18. Probabilistic Analysis of Crack Width

    Directory of Open Access Journals (Sweden)

    J. Marková

    2000-01-01

    Full Text Available Probabilistic analysis of crack width of a reinforced concrete element is based on the formulas accepted in Eurocode 2 and European Model Code 90. Obtained values of reliability index b seem to be satisfactory for the reinforced concrete slab that fulfils requirements for the crack width specified in Eurocode 2. However, the reliability of the slab seems to be insufficient when the European Model Code 90 is considered; reliability index is less than recommended value 1.5 for serviceability limit states indicated in Eurocode 1. Analysis of sensitivity factors of basic variables enables to find out variables significantly affecting the total crack width.

  19. A deterministic width function model

    Directory of Open Access Journals (Sweden)

    C. E. Puente

    2003-01-01

    Full Text Available Use of a deterministic fractal-multifractal (FM geometric method to model width functions of natural river networks, as derived distributions of simple multifractal measures via fractal interpolating functions, is reported. It is first demonstrated that the FM procedure may be used to simulate natural width functions, preserving their most relevant features like their overall shape and texture and their observed power-law scaling on their power spectra. It is then shown, via two natural river networks (Racoon and Brushy creeks in the United States, that the FM approach may also be used to closely approximate existing width functions.

  20. Energy and energy width measurement in the FNAL antiproton accumulator

    Energy Technology Data Exchange (ETDEWEB)

    Church, M.; Hsueh, S.; Rapidis, P.; Werkema, S.

    1991-10-01

    The Fermilab Antiproton Accumulator has recently been used to produce Charmonium resonances (charm quark, anti-charm quark bound states) in proton-antiproton annihilations using an internal H{sub 2} gas jet target. A measurement of the resonance mass and width may be obtained from a precise knowledge of the antiproton beam energy and energy spread. The beam energy is measured to an accuracy of 1 part in 10{sup 4} in the range 6.3 Gev to 4.1 Gev by measuring the orbit length and revolution frequency of the beam. The beam momentum spread is measured to an accuracy of 10% by measuring the beam frequency spread and the parameter {eta} = (P{sub beam}/F{sub rev}){center dot}(dF{sub rev}/dP{sub beam}). These two measurement techniques are described in this report.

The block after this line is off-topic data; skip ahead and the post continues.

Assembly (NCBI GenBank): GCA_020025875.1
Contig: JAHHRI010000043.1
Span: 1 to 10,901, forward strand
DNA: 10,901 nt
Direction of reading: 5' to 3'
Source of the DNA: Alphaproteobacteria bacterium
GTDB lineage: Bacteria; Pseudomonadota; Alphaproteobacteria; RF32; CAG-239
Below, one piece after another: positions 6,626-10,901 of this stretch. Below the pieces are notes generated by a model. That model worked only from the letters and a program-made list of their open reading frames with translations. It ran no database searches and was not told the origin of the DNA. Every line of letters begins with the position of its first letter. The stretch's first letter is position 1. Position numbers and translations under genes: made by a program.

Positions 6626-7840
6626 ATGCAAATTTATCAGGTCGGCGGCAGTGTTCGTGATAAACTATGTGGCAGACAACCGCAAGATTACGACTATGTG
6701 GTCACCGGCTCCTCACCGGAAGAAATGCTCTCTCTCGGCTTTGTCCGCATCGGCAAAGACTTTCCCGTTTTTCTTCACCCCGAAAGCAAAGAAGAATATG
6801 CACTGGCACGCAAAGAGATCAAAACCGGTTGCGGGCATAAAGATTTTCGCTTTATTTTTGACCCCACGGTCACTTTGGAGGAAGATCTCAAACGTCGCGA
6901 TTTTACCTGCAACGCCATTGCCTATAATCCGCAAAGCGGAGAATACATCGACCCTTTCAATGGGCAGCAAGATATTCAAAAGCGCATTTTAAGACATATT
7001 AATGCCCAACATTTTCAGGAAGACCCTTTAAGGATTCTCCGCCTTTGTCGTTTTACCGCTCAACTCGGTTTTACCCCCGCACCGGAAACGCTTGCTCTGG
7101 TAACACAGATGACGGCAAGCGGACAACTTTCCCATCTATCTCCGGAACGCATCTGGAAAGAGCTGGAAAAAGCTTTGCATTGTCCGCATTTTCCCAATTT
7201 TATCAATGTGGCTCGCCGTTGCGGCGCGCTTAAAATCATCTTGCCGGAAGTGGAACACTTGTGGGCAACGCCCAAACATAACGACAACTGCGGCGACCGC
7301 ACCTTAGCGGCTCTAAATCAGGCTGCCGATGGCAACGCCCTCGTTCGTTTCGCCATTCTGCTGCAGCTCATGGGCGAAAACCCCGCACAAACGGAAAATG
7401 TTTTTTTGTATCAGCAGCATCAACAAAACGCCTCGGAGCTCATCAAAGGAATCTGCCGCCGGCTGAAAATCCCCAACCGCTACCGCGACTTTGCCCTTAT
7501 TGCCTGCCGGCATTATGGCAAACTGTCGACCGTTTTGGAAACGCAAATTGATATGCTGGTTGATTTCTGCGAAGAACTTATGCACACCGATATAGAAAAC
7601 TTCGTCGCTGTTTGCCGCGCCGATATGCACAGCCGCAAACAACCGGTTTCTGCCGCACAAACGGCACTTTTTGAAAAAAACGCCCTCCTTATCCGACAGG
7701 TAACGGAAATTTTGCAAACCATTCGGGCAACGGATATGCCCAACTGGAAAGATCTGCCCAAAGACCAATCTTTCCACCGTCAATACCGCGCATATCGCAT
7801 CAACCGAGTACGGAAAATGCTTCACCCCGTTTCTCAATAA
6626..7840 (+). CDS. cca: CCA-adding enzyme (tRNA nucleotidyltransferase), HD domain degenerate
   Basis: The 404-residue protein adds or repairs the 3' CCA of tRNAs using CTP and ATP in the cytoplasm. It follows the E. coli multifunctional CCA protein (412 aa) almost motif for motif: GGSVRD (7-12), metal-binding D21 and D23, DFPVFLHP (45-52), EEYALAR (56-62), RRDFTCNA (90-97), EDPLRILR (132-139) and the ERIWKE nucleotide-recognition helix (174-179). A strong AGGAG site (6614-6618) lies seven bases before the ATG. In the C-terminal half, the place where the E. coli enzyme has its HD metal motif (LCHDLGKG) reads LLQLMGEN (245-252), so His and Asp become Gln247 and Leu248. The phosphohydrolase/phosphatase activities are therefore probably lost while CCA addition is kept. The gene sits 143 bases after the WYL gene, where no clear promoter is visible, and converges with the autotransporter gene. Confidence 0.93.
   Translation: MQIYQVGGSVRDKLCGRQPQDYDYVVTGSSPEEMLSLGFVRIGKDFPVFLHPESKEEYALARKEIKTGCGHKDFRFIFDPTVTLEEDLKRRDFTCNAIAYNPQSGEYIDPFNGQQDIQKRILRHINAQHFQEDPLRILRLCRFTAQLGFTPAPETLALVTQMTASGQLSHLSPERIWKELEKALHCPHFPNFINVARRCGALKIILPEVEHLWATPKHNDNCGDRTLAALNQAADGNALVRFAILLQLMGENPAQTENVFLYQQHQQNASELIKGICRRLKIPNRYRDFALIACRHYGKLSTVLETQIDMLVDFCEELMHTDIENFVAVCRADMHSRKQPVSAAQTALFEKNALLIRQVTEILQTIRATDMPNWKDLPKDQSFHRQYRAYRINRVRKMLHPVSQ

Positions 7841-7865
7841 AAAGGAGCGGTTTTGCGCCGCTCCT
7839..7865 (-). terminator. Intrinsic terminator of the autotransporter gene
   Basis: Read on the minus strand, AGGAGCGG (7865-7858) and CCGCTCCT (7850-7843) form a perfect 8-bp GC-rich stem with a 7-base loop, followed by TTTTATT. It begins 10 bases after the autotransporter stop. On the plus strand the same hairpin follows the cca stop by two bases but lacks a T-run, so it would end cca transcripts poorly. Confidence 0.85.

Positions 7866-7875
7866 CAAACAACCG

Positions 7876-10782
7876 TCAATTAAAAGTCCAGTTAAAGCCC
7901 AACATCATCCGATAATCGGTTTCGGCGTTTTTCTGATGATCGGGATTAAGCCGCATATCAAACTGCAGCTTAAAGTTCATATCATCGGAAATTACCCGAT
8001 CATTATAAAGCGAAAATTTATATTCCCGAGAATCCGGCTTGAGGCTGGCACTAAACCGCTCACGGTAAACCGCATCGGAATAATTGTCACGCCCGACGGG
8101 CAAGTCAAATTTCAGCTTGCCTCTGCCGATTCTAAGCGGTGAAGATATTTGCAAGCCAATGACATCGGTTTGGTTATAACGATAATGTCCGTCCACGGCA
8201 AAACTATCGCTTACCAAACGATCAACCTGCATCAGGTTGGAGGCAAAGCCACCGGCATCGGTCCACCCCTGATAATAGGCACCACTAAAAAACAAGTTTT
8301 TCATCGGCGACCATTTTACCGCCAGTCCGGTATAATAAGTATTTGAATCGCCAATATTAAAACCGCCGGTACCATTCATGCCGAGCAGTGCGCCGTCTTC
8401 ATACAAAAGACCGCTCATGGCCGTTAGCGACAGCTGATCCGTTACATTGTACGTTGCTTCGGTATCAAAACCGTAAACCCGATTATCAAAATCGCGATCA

1. Biological width: No violation zone

    Directory of Open Access Journals (Sweden)

    Ashu Sharma

    2012-01-01

    Full Text Available Maintenance of gingival health is one of the keys for the longevity of teeth, as well as for the longevity of restorations. The concept of Biologic width has been widely described by periodontists and restorative dentists. An adequate understanding of relationship between periodontal tissues and restorative dentistry is paramount to ensure adequate form, function and esthetics, and comfort of the dentition. While most clinicians are aware of this important relationship, uncertainty remains regarding specific concepts such as biologic width and indications and applications of surgical crown lengthening. These violations lead to complications like gingival inflammation, alveolar bone loss and improper fit of the restorative component. This review gives the wide aspect of the complex question of biologic width and represents an attempt to answer some of the demands in relation to it. The article also discusses the possible methods to assess biologic width, problems that occur after improper margin placement in the periodontium and the alternative procedures for prevention of biological width violation.

  2. On the maximal diphoton width

    Science.gov (United States)

    Salvio, Alberto; Staub, Florian; Strumia, Alessandro; Urbano, Alfredo

    2016-03-01

    Motivated by the 750 GeV diphoton excess found at LHC, we compute the maximal width into γγ that a neutral scalar can acquire through a loop of charged fermions or scalars as function of the maximal scale at which the theory holds, taking into account vacuum (meta)stability bounds. We show how an extra gauge symmetry can qualitatively weaken such bounds, and explore collider probes and connections with Dark Matter.

  3. On the maximal diphoton width

    CERN Document Server

    Salvio, Alberto; Strumia, Alessandro; Urbano, Alfredo

    2016-01-01

    Motivated by the 750 GeV diphoton excess found at LHC, we compute the maximal width into $\\gamma\\gamma$ that a neutral scalar can acquire through a loop of charged fermions or scalars as function of the maximal scale at which the theory holds, taking into account vacuum (meta)stability bounds. We show how an extra gauge symmetry can qualitatively weaken such bounds, and explore collider probes and connections with Dark Matter.